Hume and Morality

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Moral Sentiment
It does not follow that all actions are of equal value. On Hume's view, the judgments and recommendations of traditional morality arise not from reason, but from a moral sense. As a straightforward matter of fact (discoverable by experience), virtue is always accompanied by a feeling of pleasure, and vice by a feeling of pain. Thus, we praise an instance of virtuous action precisely because it arouses in us a pleasant feeling, and we avoid committing a vicious action because we anticipate that doing so would produce pain. Our feelings provide a natural guide for moral conduct.

Hume worked out the details of this account in Book III of the Treatise. The ideas of benevolence, utility, and justice arouse our deepest and most pervasive feelings, he maintained, and these feelings in turn motivate us toward actions of moral worth. I offer assistance to those in need because it makes me feel good to do so, and I am fair in my dealings with others because it would make me feel bad if I were not. All of morality rests firmly upon the natural human inclination to seek pleasure and avoid pain.

This noncognitive derivation of morality from emotion rather than from reason may seem hopelessly subjective at first glance, but remember that on Hume's view our confidence in causal efficacy has a similar source. I do what is morally right in the same way that I believe there is an external world—by following my natural inclinations in the absence of rational evidence. Thus, Hume regarded himself as having provided morality with a status no less significant in human life than that of natural science.

Here are four paraphrased quotes from Hume:

1. Thought can neither justify or condemn an emotion, unless it is based on a false assumption or makes a mistake about which means will lead to which ends. It is not against reason to prefer the destruction of the whole world to my finger getting scratched.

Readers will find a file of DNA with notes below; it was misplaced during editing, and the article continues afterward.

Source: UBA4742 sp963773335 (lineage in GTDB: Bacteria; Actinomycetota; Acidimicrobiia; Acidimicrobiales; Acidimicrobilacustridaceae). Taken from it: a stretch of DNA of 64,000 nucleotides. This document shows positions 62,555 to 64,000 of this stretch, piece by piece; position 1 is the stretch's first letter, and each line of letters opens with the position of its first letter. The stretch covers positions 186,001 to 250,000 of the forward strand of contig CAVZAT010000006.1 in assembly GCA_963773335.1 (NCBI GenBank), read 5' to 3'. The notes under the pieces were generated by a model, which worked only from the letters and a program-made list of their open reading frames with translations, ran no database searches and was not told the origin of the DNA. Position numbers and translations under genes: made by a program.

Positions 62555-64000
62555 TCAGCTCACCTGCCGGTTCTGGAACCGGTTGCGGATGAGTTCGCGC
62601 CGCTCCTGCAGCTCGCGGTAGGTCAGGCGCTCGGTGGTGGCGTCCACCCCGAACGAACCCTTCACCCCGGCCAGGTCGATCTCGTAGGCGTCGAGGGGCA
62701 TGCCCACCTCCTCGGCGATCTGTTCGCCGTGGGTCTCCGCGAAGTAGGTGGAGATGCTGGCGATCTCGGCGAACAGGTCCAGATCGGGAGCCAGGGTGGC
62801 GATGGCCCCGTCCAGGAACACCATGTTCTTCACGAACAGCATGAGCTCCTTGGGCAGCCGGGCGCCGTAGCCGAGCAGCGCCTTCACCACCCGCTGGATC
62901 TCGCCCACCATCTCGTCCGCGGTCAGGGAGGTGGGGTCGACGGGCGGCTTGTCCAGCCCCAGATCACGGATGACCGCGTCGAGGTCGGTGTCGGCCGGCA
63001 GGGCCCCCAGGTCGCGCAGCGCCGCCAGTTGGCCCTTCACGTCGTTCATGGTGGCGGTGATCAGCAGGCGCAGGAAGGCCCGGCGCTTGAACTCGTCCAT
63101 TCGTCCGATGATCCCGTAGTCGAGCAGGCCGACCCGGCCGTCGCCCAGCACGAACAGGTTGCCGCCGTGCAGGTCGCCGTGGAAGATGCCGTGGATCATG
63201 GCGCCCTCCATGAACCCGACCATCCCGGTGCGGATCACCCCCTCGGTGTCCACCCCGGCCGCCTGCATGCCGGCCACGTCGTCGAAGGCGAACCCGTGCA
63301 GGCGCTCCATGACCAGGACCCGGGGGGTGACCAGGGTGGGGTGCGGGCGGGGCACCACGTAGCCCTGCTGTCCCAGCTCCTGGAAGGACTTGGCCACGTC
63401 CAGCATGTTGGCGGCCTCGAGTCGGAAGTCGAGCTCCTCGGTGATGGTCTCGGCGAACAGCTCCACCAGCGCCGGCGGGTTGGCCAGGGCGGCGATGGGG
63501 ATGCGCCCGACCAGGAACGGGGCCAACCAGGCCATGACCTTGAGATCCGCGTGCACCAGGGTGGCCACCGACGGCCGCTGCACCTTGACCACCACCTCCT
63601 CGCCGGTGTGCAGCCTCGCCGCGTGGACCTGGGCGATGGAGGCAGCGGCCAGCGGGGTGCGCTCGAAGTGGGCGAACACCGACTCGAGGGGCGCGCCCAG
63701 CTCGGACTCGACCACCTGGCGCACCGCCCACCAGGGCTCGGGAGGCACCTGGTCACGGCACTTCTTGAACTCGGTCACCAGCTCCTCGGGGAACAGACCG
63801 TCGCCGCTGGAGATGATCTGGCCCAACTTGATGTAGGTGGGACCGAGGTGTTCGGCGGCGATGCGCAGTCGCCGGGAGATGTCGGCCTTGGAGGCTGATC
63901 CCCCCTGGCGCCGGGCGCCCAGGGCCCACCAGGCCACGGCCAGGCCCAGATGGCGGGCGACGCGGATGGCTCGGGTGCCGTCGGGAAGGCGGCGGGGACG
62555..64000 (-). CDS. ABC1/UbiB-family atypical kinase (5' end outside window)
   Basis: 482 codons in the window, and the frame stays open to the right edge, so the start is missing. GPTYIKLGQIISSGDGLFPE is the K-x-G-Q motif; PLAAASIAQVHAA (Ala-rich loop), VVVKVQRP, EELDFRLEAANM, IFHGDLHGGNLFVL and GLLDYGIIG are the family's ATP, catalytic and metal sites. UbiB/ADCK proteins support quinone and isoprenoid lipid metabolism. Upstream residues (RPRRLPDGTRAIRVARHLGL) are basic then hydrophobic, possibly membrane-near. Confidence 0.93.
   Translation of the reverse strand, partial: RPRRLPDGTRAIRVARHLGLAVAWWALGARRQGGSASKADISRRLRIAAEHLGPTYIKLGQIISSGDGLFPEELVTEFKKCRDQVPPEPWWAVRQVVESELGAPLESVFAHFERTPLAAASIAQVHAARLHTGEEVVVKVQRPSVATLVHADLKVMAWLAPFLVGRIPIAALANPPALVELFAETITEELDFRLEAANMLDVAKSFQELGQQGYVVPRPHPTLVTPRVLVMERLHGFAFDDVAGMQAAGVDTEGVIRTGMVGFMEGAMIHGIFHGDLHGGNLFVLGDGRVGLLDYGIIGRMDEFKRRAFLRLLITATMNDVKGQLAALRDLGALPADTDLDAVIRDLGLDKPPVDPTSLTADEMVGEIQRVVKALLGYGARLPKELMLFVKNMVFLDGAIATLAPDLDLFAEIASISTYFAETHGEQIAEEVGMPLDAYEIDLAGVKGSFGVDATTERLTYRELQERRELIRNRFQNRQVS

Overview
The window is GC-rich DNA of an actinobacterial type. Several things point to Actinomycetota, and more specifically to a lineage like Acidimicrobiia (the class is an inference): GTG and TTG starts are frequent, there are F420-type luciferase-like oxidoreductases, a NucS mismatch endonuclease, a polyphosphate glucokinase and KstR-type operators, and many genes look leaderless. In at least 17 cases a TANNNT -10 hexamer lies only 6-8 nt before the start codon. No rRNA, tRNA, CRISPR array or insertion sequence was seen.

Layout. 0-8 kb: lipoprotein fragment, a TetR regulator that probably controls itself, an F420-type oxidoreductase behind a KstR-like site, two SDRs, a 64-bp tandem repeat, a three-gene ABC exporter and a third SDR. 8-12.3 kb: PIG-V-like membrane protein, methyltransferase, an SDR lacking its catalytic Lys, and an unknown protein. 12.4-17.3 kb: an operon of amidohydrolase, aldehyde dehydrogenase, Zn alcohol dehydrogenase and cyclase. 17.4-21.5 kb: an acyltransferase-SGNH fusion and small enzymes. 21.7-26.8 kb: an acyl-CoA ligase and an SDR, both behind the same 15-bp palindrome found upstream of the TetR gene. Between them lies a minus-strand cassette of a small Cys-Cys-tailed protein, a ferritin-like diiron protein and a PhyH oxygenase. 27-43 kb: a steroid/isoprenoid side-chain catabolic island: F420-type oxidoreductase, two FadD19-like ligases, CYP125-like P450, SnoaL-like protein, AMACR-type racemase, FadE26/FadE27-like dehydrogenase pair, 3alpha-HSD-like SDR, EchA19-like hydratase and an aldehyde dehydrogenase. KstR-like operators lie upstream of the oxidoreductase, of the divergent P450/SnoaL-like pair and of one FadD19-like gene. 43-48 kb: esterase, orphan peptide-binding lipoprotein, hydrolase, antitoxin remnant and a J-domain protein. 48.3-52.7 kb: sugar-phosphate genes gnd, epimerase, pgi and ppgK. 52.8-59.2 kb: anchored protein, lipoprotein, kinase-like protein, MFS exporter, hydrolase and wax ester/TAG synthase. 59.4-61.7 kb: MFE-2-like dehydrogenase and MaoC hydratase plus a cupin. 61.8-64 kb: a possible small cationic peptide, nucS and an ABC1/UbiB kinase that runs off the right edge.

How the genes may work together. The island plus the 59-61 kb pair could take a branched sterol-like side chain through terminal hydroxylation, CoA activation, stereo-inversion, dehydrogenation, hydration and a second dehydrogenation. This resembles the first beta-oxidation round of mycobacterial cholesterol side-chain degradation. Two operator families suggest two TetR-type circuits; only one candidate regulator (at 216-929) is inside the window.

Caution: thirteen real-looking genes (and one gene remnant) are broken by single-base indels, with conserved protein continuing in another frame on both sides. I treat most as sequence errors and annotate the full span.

2. Systems of morality usually begin with reasoning about matters of fact, for example about God or about human psychology. Then suddenly they switch, and instead of saying 'is' and 'is not' they begin to say 'ought' and 'ought not'. But premises about 'is' do not lead to conclusions about 'ought'.

3. My claim is that when two things repeatedly occur together, for example flame leading to heat, or an object's being solid and its having weight, then we become accustomed to expect one when the other appears. No one who has seen only one object move after another collides with it could deduce that all objects will when other objects collide with them. All the conclusions we draw from experience, therefore, are really the results of habit, not reasoning.

4. Imagine what it would be like if we went through a library keeping my philosophy in mind. Take any book, for example a theology book or an old-fashioned philosophy book. Ask:'Does it contain any reasoning about the physical world, based on evidence?' No. Burn it, then, for it can contain nothing but fraud and illusion.

Questions on Hume's Ethics

1. How do Hume's ethics relate to his beliefs about induction?

2. Would you say Hume believed in 'Reason over passion' OR 'Passion over reason'?

3. Which ideas, according to Hume, arouse the strongest feelings in us?

4. How does Hume justify this very subjective view of morality?

5. Match the letters of the sentences below, to the numbers of Hume's four quotes.

(a) You cannot deduce an ought from an is.

(b) Desire is arbitrary.
(c) We should not take seriously any theory that is neither mathematical nor scientific.
(d) Inductive reasoning is founded on habits.

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